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Neon Tommy - Annenberg digital news

Obama’s Diplomatic Visit To South Africa

Shannon Haugh |
July 1, 2013 | 9:32 p.m. PDT

Special to Neon Tommy

A Cape Town man protesting Obama's foreign policy (Shannon Haugh, Neon Tommy)
A Cape Town man protesting Obama's foreign policy (Shannon Haugh, Neon Tommy)
South Africa is the second of three African nations President Barack Obama visited in his tour of the continent. Just off the coast of Cape Town, Obama visited Robben Island, where former South African President Nelson Mandela was held prisoner. Later, Obama gave a speech at the University of Cape Town, South Africa’s oldest university. 

South Africans are naturally sympathetic to Obama as the first African-American President of the United States, however there was growing tension regarding his South African visit. While leaders from emerging economies like China have made extensive financial investments throughout the continent, the Obama administration has been criticized for neglecting Africa. 

In his fifth year in office, the Financial Times is calling this trip, "Obama's first real presidential trip to Africa." Some South Africans claim that the Bush administration invested more in the continent than the Obama administration has. In Pretoria, the country’s capital, the BBC reported that Muslims and trade unions held demonstrations protesting American foreign policy. Outside the University of Cape Town, another small demonstration took place. One placard read, “China is our friend.” A grassroots activist told me that “Obama is just a white man in a black person’s body” and that there was “no point for his visit.”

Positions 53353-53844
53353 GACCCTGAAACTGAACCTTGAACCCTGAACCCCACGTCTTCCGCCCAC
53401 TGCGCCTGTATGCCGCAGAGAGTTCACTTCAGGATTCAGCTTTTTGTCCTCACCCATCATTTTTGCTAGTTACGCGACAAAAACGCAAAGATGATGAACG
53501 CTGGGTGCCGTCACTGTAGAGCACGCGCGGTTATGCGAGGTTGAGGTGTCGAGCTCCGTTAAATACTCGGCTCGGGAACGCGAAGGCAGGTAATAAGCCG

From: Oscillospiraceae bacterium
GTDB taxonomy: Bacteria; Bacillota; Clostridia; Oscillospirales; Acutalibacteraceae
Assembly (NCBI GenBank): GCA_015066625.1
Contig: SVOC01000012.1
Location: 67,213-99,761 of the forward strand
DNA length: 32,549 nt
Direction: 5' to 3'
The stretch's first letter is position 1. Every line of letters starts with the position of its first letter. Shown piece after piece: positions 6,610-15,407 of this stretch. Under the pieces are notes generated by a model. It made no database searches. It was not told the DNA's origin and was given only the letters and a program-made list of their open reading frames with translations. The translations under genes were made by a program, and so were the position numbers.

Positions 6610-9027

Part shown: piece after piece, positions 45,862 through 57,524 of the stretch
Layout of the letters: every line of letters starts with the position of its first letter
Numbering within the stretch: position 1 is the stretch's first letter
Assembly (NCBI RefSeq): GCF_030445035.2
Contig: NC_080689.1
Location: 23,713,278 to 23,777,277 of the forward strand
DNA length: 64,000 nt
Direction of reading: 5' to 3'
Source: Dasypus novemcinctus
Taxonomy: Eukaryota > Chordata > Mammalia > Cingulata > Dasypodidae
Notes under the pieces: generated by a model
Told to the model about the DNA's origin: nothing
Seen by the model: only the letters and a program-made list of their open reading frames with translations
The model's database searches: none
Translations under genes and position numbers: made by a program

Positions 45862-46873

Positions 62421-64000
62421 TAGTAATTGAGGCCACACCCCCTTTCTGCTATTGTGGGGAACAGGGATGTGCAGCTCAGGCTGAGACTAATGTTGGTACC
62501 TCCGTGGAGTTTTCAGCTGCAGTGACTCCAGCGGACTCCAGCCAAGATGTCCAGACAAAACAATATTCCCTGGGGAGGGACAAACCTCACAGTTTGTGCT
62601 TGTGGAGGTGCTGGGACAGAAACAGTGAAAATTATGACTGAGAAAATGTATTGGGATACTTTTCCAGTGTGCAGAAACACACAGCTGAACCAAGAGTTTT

Obama’s trip to Africa is largely a diplomatic effort. The trip is an attempt to communicate that the United States recognizes South Africa as a relevant and important player in global affairs. 

Obama also aimed to set a new trade agenda between the US and South Africa. As China gains more influence in Africa, the Obama administration sees it as imperative to further engage and build strategic economic partners in the region in order maintain superpower status. Obama’s speech in Cape Town articulated this economic agenda and emphasized how both countries would benefit from increased trade.  

In discussing economic growth, Obama emphasized how important it is for disenfranchised individuals to have access to jobs and healthcare. Obama said, “We believe that societies and economies only advance as far as individuals are free to carry them forward…true opportunity cannot exist when people are imprisoned by sickness, or hunger, or darkness.” 

Obama suggested that freedom and democracy are values that extend beyond American shores, saying “it shouldn’t be just Americans who stand up for democracy—it should be Africans as well.”  

Obama made a point of addressing the young people of South Africa. Noting that over 60% of Africans are under 35 years old, Obama emphasized that young Africans will determine the fate of the continent, and shared a story about meeting members of the African National Congress (ANC) while he was a college student and Apartheid was still in effect in the country. Meeting these leaders, Obama “learned about the courage of those who [fought Apartheid], and the brutality leveled against innocent men, women and children from Sharpeville to Soweto…[I ] studied the leadership of Luthuli, and the words of Biko, and the example of Madiba, and I knew that while brave people were imprisoned just off these shores on Robben Island, my own government in the United States was not standing on their side.  That’s why I got involved in what was known as the divestment movement in the United States.”

Obama addressed the criticism he’s received in South Africa, denying that democracy and transparency are “Western exports”.  Instead, Obama said that people in power make those arguments to “distract people from their own abuses.” and that these same people are those who “are willing to sell out their own country’s resources to foreign interests, just so long as they get a cut.” Although the ANC, South African’s ruling party, has a reputation for corruption, many South Africans blame Obama and global capitalism for the country’s socioeconomic problems.   

Contact special reporter Shannon Haugh here.



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